The nervous system transmits information by passing chemical signals from one nerve cell to the others. This signal transmission relies on a variety of proteins to receive and transmit the chemical signals. My group studies the structure and function of neurotransmitter receptors and ion channels that regulate fundamental neuronal activities.
Hiro Furukawa’s lab studies receptor molecules involved in neurotransmission. Its members mainly focus on the structure and function of NMDA (N-methyl-d-aspartate) receptors — ion channels that mediate excitatory transmission. Dysfunctional NMDA receptors cause neurological disorders and diseases including Alzheimer’s disease, Parkinson’s disease, schizophrenia, depression, and stroke-related ischemic injuries. The Furukawa lab is working to solve the threedimensional structure of the very large NMDA receptor by dividing it into several domains. They seek to understand the pharmacological specificity of neurotransmitter ligands and allosteric modulators in different subtypes of NMDA receptors at the molecular level. Toward this end, they use cutting-edge techniques in X-ray crystallography to obtain crystal structures of the NMDA receptor domains and validate structure-based functional hypotheses by a combination of biophysical techniques including electrophysiology, fluorescence analysis, isothermal titration calorimetry, and analytical centrifugation. Crystal structures of NMDA receptors serve as a blueprint for creating and improving the design of therapeutic compounds with minimal side effects for treating neurological disorders and diseases. During the last several years, the team discovered and mapped several regulatory sites in specific classes of NMDA receptors, progress that now opens the way to the development of a new potential class of drugs to modulate the receptor activity.
Targeting ‘hidden pocket’ for treatment of stroke and seizure
January 18, 2019
Cold Spring Harbor, NY — The ideal drug is one that only affects the exact cells and neurons it is designed to treat, without unwanted side effects. This concept is especially important when treating the delicate and complex human brain. Now, scientists at Cold Spring Harbor Laboratory have revealed a mechanism that could lead to...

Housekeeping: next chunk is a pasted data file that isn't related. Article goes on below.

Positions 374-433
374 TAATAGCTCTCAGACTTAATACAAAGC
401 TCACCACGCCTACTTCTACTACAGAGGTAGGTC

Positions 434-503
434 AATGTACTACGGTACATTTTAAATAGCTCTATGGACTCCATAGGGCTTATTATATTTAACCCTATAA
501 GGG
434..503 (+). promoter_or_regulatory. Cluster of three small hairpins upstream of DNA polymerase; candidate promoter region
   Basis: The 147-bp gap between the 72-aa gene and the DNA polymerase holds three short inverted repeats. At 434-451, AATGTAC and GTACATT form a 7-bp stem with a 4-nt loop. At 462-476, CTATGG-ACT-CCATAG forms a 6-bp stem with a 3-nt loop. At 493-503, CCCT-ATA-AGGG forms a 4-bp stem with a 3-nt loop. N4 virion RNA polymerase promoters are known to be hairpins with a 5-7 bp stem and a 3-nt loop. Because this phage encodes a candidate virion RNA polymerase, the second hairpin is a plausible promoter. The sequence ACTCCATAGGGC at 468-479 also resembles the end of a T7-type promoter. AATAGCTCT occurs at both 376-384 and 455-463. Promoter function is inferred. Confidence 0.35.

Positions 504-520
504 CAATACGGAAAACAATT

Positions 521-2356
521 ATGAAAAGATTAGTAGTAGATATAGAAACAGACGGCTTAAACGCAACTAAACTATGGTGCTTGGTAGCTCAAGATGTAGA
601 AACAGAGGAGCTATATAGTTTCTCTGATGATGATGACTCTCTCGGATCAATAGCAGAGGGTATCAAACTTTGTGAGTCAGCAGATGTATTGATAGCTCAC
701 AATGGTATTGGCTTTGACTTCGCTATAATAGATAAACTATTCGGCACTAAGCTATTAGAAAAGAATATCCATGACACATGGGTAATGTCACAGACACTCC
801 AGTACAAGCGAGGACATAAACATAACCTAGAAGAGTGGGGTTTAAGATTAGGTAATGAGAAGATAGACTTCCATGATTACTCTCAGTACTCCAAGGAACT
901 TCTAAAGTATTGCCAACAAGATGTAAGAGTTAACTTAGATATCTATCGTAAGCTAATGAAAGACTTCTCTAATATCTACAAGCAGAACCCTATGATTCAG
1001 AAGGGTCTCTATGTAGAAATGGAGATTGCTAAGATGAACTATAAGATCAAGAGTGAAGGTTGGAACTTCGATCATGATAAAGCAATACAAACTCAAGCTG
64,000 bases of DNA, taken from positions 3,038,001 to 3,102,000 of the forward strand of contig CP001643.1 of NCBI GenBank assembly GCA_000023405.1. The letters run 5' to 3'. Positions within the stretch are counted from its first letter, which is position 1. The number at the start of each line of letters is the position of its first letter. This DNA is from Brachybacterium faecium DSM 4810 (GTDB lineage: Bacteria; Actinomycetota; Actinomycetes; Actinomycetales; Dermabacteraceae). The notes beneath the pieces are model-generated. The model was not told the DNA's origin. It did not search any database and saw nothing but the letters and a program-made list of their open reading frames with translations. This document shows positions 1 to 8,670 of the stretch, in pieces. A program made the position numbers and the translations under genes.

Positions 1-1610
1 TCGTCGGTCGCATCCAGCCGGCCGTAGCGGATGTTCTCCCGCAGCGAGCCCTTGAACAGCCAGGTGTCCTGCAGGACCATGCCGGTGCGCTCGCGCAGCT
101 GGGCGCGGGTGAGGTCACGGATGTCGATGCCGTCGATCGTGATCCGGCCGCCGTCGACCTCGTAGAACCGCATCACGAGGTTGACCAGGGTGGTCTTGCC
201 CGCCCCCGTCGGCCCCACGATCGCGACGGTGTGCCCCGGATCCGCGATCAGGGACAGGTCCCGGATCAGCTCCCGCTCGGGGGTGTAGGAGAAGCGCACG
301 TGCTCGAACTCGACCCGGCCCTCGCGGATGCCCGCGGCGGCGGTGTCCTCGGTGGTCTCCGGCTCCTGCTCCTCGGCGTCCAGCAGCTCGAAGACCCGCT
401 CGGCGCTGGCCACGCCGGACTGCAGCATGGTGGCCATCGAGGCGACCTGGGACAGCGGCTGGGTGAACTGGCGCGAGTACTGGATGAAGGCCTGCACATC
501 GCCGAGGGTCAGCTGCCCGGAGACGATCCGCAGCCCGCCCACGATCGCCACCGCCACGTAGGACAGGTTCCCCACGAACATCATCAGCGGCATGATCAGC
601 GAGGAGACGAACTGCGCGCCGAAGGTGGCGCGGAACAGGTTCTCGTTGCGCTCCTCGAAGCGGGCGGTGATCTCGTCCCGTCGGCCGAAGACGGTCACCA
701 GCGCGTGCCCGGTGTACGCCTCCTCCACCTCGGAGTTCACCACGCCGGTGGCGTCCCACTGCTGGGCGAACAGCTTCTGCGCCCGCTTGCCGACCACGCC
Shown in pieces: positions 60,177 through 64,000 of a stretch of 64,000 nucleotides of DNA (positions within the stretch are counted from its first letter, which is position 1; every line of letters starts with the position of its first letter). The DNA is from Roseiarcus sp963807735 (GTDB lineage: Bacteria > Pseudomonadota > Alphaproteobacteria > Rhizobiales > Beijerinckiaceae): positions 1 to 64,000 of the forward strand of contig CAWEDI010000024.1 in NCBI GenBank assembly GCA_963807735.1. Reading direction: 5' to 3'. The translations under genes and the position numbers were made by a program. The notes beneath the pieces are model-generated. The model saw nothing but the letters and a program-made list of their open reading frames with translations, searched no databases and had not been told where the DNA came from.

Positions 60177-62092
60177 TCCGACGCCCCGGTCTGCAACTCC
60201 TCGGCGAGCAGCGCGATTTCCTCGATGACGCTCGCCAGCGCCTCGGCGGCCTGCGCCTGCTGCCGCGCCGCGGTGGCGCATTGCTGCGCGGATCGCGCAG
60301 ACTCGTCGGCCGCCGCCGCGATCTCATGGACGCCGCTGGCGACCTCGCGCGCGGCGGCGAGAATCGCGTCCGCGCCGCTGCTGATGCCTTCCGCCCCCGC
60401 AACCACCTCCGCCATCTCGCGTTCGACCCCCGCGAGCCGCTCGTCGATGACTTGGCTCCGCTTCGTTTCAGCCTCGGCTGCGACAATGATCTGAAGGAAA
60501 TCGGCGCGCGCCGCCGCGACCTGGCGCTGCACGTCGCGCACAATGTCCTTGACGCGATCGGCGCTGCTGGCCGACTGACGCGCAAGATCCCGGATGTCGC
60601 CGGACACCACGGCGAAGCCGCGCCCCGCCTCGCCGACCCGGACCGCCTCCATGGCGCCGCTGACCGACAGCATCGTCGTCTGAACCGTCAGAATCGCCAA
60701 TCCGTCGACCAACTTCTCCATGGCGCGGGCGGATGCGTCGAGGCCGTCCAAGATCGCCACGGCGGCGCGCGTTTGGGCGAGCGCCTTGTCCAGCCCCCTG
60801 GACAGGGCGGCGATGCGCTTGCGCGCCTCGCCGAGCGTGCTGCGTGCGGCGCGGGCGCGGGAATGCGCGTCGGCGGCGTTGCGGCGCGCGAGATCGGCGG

Austin’s Purpose donates $10k to neuroscience research
January 18, 2019
On January 13th, local non-profit Austin’s Purpose donated $10,000 to fund Professor Hiro Furukawa’s neuroscience research at Cold Spring Harbor Laboratory (CSHL). Representatives from Austin’s Purpose presented a check to Diane Fagiola, CSHL’s Senior Director of Philanthropy, at a communion breakfast hosted by the Columbiettes of the St. Regis Council of Knights of Columbus, in...
How key brain receptor works in hostile conditions
May 9, 2018
Cold Spring Harbor, NY — During a stroke or an epileptic seizure, neurons in affected parts of the brain fire at an abnormally rapid rate. One byproduct of this condition is that the pH of the brain drops markedly, rendering the local environment inhospitably acidic. Using a powerful microscopy method called cryo-EM, biologists at Cold...
Portrait of a Neuroscience Powerhouse
April 27, 2018
At noon every Tuesday from September through June, scenes from a revolution in neuroscience are playing out at Cold Spring Harbor Laboratory. Week after week, over 100 scientists cram themselves into a ground-floor meeting room in the Beckman Laboratory. It’s standing-room only as everyone in the Neuroscience Program settles in to hear details of the...
Can we understand memories at the molecular level?
March 13, 2017